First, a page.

If the American government could find him unarmed, subdue his associates, shoot him in the face then take his body away, they could have taken him alive. He could have been brought back and the Americans could have given their reasons for taking him. More importantly, he could have given his reasons for doing what he did.
Had he been made to stand and speak, allowed to define his position, it would have made the majority of muslims actively go 'hell no, he's not speaking in my name'. By being subjected to summary execution he becomes a pliable cipher to be claimed by all manner of causes, the silence he leaves can be filled by a myriad of future propagandists to further division and violence.
The White House says releasing pictures of Bin Laden's body would give the Islamists a 'propaganda coup' and may make things worse. Yet killing him in cold blood clearly does exactly that.
After the Second World War, the Allies faced the problem of what to do with Nazi war criminals. Winston Churchill opposed the idea of any trials, saying with good reason that there can be no doubt about Nazi guilt, and giving them a platform to mitigate or prosetylise would only help them.
Justice Robert H Jackson answered for the Americans, saying
Undiscriminating executions or punishments without definite findings of guilt, fairly arrived at, would violate pledges repeatedly given, and would not sit easily on the American conscience or be remembered by our children with pride. The only other course is to determine the innocence or guilt of the accused after a hearing as dispassionate as the times and horrors we deal with will permit and upon a record that will leave our reasons and our motives clear.
The Soviets agreed, and we had the Nuremburg trials. This was a major step forward from previous victories where the spoils were carved up by the victors who made a point of humiliating the vanquished. It set a tone for post-conflict activity from which we can trace a line forwards to the South African Truth and Reconciliation Commission and the Irish Good Friday Agreement.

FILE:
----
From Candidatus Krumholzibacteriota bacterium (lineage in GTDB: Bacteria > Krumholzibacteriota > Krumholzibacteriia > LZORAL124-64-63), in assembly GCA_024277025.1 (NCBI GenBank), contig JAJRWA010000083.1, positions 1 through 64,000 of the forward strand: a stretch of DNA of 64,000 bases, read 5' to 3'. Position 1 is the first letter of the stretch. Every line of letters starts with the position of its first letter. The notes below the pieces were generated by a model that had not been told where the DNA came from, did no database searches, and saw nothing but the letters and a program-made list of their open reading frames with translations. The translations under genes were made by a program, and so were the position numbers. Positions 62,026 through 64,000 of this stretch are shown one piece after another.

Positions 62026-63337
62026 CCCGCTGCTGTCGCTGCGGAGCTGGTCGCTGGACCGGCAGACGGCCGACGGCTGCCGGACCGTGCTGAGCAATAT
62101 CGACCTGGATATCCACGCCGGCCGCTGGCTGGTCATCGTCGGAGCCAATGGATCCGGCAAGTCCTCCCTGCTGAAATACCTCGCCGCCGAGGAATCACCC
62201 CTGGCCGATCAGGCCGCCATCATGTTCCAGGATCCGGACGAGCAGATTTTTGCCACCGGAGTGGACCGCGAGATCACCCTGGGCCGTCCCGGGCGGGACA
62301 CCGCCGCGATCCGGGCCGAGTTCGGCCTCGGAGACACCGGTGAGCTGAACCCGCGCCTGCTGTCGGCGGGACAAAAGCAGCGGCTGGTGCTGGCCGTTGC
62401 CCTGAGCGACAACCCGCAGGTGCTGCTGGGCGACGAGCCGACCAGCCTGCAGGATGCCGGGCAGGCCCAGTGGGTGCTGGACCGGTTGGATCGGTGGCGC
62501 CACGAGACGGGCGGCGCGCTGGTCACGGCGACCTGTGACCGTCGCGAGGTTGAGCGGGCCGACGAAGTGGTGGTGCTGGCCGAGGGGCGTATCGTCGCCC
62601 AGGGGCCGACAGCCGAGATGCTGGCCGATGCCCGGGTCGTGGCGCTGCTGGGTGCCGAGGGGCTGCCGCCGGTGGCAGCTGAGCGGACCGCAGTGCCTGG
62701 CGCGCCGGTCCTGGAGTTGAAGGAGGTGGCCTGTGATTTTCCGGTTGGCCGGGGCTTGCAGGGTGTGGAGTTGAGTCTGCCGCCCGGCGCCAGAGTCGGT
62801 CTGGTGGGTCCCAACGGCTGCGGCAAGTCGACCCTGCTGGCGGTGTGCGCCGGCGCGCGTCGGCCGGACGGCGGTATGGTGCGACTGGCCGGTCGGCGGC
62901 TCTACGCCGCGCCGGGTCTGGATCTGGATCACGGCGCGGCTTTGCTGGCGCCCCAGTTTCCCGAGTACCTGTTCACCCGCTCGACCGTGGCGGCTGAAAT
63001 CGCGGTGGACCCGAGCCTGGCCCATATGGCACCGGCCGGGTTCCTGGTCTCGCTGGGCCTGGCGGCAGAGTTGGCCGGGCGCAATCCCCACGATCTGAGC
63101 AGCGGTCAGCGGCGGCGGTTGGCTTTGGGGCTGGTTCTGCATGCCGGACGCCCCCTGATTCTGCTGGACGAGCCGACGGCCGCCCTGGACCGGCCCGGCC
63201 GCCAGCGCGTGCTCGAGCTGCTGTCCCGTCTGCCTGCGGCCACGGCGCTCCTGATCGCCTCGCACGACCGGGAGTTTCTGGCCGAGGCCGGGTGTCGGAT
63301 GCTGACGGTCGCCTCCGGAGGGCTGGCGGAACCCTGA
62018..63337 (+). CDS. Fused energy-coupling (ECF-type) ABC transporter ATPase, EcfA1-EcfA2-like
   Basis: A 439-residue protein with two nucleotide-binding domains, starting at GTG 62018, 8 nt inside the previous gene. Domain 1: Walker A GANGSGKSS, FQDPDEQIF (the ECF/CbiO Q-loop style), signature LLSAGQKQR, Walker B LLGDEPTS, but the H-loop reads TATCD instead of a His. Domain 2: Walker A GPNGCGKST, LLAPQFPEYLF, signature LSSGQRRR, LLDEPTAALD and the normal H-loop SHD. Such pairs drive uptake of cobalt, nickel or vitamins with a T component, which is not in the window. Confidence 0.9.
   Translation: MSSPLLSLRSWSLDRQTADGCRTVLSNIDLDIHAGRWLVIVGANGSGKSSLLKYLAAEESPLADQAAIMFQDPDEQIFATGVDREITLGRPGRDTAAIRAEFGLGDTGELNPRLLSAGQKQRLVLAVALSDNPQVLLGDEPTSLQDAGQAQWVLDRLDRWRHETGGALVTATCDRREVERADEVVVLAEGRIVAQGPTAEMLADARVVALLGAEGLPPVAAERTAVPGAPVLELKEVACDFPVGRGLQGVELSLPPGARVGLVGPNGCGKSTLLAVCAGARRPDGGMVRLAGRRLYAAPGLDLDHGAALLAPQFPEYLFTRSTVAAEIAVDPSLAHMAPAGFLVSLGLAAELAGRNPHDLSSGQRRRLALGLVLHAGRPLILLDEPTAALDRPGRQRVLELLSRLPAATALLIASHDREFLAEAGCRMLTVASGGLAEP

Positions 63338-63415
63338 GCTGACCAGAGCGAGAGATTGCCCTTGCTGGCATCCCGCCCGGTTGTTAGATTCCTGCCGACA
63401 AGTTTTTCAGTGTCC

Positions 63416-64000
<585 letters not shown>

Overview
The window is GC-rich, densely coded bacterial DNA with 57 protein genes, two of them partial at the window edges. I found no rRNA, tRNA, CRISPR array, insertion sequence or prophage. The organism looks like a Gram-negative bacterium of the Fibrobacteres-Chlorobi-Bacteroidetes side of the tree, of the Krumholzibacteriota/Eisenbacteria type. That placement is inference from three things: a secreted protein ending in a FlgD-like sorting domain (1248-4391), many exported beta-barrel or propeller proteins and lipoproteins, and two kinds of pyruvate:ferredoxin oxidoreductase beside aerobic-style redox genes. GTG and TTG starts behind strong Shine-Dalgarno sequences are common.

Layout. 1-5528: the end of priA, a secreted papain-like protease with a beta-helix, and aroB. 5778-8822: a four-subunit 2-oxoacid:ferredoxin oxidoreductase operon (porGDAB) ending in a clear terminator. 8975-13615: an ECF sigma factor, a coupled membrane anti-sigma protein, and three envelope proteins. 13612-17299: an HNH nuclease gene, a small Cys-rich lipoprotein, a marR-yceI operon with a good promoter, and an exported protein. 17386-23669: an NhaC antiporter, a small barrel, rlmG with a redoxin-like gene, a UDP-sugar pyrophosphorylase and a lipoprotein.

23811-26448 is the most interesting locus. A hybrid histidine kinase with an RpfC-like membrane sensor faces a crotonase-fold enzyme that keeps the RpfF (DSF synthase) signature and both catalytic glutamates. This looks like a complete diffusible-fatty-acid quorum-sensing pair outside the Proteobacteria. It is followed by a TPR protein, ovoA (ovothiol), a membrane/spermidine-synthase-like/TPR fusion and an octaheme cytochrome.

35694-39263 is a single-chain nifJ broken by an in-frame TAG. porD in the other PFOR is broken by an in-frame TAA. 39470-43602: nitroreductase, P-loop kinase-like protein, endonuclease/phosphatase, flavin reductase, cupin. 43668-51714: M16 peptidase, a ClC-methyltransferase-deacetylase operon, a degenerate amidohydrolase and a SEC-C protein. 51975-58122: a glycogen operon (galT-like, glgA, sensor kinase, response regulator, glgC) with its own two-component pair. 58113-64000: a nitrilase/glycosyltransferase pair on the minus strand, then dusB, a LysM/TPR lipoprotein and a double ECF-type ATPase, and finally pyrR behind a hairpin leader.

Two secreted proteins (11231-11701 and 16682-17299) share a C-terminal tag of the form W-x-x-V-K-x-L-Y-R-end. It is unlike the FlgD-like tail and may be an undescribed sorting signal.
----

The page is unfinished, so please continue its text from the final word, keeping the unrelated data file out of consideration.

If we are so right, it should be easy to demonstrate it. If our enemies are so wrong, let them spell it out for posterity. Let there be due consideration and evidence declared for all the world to see, now and in future. This is humane, this paves the way for peace, it speaks of a concern for justice that sets some folks apart from others.
The phrase 'brought to justice' is commonly used as a synonym for a tribunal or trial. So Barack Obama - his Nobel Peace Prize gathering dust at home - does a disservice to those progressive peace-seeking deeds set in train by his predecessor Harry Truman in 1945 by saying that the summary execution of Osama Bin Laden was 'bringing him to justice'. Justice is the process that ends with sentence. The killing of Bin Laden had no such process, it leapfrogged straight to punishment.
Obama has been keen to talk of "what makes us different" from Bin Laden with respect to the treatment of dead bodies. However, in the treatment of people who are alive, the Bin Laden operation is not easily distinguishable from the actions it punished.
There can be no claim that Bin Laden's deeds were worse than the Nazis. If people long before us, brought up in a world of empires, eugenics and all manner of supremacist thinking, could find a way to step forward, then we have no excuse for not doing the same.
The people whose policy of perpetrating crimes against humanity on those they intern in Guantanamo Bay and Abu Ghraib are not concerned with creating justice, let alone peace. Indeed, killing an unarmed captive who poses no immediate threat is in itself a war crime.
History shows that a preparedness to use force is not contradictory to the creation of peace, it just needs to be applied with intelligence, with forethought about the view from other parts of the world and from times yet to come, and with an abandonment of short-term Vin Diesel movie urges for retribution. When we yield to those impulses we pollute the moral high ground with the seed of future conflict.
Peace is the most precious of our intangible resources. It does not mean we cannot sacrifice some of it, but it must always be done reluctantly and with awareness of the consequences, actively concerned with minimising how much peace we lose.